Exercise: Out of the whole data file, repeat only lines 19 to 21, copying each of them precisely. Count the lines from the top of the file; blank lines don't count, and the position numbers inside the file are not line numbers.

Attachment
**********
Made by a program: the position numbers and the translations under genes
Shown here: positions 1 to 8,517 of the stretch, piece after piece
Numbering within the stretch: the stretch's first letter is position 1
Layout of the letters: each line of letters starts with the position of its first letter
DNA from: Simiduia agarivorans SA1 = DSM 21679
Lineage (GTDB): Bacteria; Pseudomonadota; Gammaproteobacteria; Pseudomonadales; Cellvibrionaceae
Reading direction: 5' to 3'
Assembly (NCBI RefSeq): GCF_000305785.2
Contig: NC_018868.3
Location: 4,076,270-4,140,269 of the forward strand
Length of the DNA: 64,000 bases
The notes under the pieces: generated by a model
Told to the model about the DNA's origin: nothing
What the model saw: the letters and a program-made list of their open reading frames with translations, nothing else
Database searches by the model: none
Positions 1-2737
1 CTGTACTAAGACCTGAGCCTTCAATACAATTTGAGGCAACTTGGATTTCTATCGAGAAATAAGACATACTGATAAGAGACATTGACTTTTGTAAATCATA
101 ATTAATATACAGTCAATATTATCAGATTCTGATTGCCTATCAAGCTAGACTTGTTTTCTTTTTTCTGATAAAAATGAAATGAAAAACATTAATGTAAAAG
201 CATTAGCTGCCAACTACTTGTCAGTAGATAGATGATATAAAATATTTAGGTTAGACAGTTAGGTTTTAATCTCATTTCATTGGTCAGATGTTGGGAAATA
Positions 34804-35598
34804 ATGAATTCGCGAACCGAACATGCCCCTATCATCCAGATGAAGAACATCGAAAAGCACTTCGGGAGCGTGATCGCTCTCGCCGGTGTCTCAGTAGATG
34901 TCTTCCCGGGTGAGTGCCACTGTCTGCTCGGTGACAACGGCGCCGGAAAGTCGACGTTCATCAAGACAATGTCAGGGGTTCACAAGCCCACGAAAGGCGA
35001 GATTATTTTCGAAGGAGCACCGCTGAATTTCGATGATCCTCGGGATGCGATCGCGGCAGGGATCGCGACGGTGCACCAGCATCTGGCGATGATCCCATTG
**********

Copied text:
201 CATTAGCTGCCAACTACTTGTCAGTAGATAGATGATATAAAATATTTAGGTTAGACAGTTAGGTTTTAATCTCATTTCATTGGTCAGATGTTGGGAAATA
Positions 34804-35598
34804 ATGAATTCGCGAACCGAACATGCCCCTATCATCCAGATGAAGAACATCGAAAAGCACTTCGGGAGCGTGATCGCTCTCGCCGGTGTCTCAGTAGATG